6. Cross the inlet on the sluice gate and turn right by a “Saltworkings of Lymington” information panel. Follow the embankment path around a corner of Salterns Marsh to come to the southern corner of Eight Acre Pond. Turn right by an information panel about the nature reserve.
    7. Continue the directions at §K.

  8. Efford Bridge to Keyhaven (4 km)
    • Take the second footpath on the left, after crossing Efford Bridge. Go along a farm drive and follow the footpath through Great Newbridge Copse, swinging round to the right. Turn left at a footpath junction to go along the western edge of the wood to Agarton Lane. Turn left off the lane to head south-east across fields and then along Lymore Lane. At the War Memorial turn sharp left onto Keyhaven Road to reach The Gun Inn by the harbour.
    1. For the Longer & Alternative Walks ignore the first footpath and cross Avon Water. The onward route is the long straight farm drive off to the left, but the right of way (avoiding the fieldgate which is usually locked) is a metal kissing gate concealed in the hedge just past the driveway.
    2. At the far end of the drive keep to the right of a farmyard on a grassy track and go through a metal kissing gate into Great Newbridge Copse. The right of way through this large wood is well signposted and easy to follow.
    3. After going straight ahead through a glade the path becomes a broad grassy track and swings round to the right, heading roughly W. In 500m the track ends at a T-junction where you go straight ahead onto a narrow woodland path, passing a large industrial area off to the right behind a high fence.
    4. In 200m the path curves to the right at the corner of this area, so that you are briefly heading away from the coast, but in 75m you turn left at a three-way footpath signpost. The path crosses a small stream on a wooden footbridge and climbs gently through a potentially muddy area, then turns sharply left at the edge of the wood to head S.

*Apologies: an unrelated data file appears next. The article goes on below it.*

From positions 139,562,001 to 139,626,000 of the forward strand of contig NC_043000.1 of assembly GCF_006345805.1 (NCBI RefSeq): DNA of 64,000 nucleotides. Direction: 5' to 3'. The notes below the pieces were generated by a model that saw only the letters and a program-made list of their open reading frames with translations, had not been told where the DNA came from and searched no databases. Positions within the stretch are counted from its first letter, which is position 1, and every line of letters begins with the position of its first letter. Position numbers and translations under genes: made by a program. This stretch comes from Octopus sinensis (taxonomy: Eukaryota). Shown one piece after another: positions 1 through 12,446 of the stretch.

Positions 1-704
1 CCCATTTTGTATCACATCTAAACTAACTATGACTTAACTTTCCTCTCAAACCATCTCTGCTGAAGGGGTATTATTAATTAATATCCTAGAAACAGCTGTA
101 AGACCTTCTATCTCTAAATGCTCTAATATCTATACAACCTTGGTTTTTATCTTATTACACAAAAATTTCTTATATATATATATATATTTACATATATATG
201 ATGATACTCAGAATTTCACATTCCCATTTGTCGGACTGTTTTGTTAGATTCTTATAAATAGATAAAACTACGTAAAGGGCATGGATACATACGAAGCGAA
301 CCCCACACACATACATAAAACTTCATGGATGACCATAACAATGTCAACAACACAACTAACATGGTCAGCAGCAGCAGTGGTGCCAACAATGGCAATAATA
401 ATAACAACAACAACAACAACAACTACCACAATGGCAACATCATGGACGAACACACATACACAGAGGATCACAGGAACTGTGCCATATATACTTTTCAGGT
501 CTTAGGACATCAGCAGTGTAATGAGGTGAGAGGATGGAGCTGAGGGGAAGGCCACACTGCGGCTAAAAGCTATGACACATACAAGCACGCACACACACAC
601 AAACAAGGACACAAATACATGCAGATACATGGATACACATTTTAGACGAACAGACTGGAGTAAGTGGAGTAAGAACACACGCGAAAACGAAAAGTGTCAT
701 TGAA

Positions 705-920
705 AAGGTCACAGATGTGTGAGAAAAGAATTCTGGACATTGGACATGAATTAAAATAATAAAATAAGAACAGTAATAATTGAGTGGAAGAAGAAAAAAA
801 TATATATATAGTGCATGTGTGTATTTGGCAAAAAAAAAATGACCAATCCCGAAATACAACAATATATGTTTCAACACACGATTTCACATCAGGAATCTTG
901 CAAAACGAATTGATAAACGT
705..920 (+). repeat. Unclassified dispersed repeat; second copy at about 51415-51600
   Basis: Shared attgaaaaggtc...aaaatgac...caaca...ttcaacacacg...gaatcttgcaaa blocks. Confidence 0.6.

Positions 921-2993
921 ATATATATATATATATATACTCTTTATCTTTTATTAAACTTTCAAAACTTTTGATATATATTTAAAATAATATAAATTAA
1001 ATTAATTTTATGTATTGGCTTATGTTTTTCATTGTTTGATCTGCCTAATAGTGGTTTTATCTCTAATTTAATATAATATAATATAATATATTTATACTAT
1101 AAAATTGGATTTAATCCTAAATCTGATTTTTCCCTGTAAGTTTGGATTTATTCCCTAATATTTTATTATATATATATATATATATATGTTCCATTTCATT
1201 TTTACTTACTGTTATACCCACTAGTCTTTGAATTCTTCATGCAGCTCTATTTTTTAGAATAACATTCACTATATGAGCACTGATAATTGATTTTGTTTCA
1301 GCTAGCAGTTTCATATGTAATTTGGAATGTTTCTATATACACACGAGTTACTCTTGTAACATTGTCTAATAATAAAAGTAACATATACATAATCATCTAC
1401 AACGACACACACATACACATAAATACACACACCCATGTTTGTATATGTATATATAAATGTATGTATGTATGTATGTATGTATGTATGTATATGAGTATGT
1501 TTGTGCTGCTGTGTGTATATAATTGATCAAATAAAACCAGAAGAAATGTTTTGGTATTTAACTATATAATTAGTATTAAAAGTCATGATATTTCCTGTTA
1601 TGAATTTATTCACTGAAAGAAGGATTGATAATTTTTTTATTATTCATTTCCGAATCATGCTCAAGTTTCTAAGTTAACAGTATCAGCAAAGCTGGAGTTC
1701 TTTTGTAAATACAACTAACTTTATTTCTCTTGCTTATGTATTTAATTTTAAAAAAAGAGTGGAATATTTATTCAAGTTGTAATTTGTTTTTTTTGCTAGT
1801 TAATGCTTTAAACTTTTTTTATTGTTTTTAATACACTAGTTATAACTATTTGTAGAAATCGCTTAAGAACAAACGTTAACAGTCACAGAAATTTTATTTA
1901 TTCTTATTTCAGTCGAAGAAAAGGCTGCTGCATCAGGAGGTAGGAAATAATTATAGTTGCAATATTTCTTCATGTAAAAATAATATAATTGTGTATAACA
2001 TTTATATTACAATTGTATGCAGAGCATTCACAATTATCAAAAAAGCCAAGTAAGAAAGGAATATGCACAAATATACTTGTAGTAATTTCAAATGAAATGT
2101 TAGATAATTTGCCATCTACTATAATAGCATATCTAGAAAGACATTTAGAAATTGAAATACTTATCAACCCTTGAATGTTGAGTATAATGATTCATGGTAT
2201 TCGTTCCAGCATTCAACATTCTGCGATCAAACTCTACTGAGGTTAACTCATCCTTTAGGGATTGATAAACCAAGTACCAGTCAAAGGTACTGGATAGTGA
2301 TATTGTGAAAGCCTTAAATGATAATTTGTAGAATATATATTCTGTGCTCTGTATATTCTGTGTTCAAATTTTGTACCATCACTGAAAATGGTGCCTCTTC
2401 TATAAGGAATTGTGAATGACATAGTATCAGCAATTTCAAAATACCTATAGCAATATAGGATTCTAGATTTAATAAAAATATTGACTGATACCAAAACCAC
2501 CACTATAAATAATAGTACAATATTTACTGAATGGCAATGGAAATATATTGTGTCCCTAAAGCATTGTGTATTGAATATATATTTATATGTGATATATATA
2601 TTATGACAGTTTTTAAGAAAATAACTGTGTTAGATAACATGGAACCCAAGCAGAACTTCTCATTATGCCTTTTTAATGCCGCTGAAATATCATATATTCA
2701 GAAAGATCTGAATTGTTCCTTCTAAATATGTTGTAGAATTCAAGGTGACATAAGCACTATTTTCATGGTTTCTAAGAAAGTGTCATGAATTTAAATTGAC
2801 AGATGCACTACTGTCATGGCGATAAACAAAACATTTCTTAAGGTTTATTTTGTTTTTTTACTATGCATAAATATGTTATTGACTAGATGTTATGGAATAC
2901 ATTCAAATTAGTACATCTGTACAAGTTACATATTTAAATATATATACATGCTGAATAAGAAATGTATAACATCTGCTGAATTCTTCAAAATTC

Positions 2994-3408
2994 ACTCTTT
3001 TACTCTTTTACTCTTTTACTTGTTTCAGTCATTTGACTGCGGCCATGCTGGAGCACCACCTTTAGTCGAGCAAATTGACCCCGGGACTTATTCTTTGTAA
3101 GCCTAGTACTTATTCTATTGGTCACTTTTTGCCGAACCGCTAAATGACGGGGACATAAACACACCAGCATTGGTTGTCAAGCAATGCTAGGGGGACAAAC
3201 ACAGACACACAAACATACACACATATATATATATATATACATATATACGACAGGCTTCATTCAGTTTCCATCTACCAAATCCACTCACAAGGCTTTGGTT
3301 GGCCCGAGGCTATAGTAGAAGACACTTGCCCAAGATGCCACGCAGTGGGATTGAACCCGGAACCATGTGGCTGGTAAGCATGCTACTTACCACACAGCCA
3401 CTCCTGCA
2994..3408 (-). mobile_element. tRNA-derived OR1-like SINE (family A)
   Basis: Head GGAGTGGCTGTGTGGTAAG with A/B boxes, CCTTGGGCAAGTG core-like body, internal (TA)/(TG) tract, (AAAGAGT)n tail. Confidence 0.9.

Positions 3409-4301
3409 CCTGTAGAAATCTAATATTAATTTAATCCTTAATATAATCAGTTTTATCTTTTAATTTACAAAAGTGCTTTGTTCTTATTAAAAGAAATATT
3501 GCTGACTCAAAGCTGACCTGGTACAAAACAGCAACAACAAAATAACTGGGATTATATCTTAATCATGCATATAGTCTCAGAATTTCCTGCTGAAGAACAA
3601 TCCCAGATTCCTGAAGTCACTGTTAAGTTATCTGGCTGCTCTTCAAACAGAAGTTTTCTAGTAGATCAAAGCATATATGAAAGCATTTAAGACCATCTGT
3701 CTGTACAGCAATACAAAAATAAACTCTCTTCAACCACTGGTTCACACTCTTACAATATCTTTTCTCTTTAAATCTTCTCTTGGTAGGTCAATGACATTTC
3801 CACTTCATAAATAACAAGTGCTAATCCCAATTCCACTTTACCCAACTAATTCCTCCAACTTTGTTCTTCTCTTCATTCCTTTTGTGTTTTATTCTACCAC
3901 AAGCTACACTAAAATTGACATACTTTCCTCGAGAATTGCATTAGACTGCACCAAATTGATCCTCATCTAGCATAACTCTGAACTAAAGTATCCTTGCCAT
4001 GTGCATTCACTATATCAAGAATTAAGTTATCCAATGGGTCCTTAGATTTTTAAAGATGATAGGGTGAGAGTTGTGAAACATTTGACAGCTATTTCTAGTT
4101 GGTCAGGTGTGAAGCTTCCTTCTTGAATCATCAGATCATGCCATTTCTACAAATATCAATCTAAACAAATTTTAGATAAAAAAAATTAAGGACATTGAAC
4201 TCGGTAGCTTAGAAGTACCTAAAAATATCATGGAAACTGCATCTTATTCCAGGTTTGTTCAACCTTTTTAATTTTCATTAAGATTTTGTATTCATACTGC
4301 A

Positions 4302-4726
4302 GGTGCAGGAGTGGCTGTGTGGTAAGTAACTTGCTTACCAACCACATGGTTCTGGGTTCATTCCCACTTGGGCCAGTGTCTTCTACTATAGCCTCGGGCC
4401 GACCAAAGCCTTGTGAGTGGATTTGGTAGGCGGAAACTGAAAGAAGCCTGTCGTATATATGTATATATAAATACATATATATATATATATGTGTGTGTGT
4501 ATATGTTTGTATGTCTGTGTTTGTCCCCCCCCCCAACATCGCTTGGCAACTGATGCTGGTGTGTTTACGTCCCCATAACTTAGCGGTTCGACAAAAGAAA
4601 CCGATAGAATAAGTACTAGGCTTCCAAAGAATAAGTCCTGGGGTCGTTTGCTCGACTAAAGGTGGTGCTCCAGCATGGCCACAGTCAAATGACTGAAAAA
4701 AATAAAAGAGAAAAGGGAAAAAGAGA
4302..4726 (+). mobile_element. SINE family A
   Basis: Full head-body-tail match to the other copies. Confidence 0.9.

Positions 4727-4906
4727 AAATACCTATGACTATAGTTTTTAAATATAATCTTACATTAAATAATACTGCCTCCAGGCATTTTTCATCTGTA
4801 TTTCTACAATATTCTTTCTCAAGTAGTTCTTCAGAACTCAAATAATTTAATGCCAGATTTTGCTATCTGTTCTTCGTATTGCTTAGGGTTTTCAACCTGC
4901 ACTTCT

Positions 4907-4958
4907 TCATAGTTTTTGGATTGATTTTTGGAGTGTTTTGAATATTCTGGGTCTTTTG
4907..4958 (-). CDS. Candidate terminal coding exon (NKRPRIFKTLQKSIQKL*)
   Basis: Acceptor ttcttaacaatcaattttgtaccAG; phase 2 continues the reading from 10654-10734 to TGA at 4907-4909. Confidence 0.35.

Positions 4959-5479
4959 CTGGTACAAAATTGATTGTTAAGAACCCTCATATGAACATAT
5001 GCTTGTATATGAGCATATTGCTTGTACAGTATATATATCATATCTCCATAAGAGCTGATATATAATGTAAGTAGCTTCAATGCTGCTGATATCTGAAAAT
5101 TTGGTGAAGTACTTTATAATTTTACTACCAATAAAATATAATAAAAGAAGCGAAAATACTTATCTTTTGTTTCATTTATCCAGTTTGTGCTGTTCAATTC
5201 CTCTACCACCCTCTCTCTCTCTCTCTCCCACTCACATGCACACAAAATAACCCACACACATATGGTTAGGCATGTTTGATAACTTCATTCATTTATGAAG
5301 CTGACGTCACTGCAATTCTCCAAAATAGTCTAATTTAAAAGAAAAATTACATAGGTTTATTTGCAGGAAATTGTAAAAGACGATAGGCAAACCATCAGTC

5. Follow the path along the western edge of the wood, gently downhill. In 250m it zig-zags left and right to continue along the woodland edge, later with a wood on both sides. The path then swings right and drops down to cross a stream in another muddy area, and climbs past a house. Follow the right of way round to the right along its driveway and continue on Agarton Lane.
    6. The next turning is easy to miss. In 250m you pass two large houses on the right, the second with a thatched roof (Agarton Cottage). Opposite this house turn left through a small gap in the hedge onto an inconspicuous footpath. As you go up a small slope you finally get a clear view of the Isle of Wight, 5 km away.
    7. You now simply follow the right of way along the edges of some large farm fields for 500m, heading SE with a small left and right zig-zag along the way. Another left and right manoeuvre then takes you onto a surfaced farm drive for a further 400m. At the far end go over a stile to the right of two fieldgates and turn left onto a minor road (Lymore Lane).
    8. The lane curves round to the right and goes past a row of cottages. After it turns right again by the junction with Harewood Green, turn sharp left in front of a small village green (with a War Memorial) to go along Keyhaven Road. In 200m the The Gun Inn is on its right-hand side opposite a car park, just past a No Through Road on the left (Lower Pennington Lane, the onward route to Lymington).

      If you are not having a pub lunch there are plenty of benches overlooking the harbour at the start of the next section, both on the harbour loop and on the lane out of the village.

  9. Keyhaven to Oxey Marsh (4 • 3½ km)
    • Before crossing Avon Water and heading towards Lymington the suggested route includes a short optional loop around Keyhaven Harbour, passing the boarding point for the Hurst Castle Ferry. The rest of this section then simply follows the Solent Way along the sea wall to the south-western corner of Oxey Marsh, passing a series of lagoons in Lymington–Keyhaven Marshes.

      You could cut out the short loop below and go straight onto Lower Pennington Lane.

    1. Loop around Keyhaven Harbour (+½ km)

      1. For the full walk turn right out of the pub to continue along Keyhaven Road for 100m. Where it turns right by Hurst Castle Sailing Club keep ahead past a vehicle barrier onto a shingle track.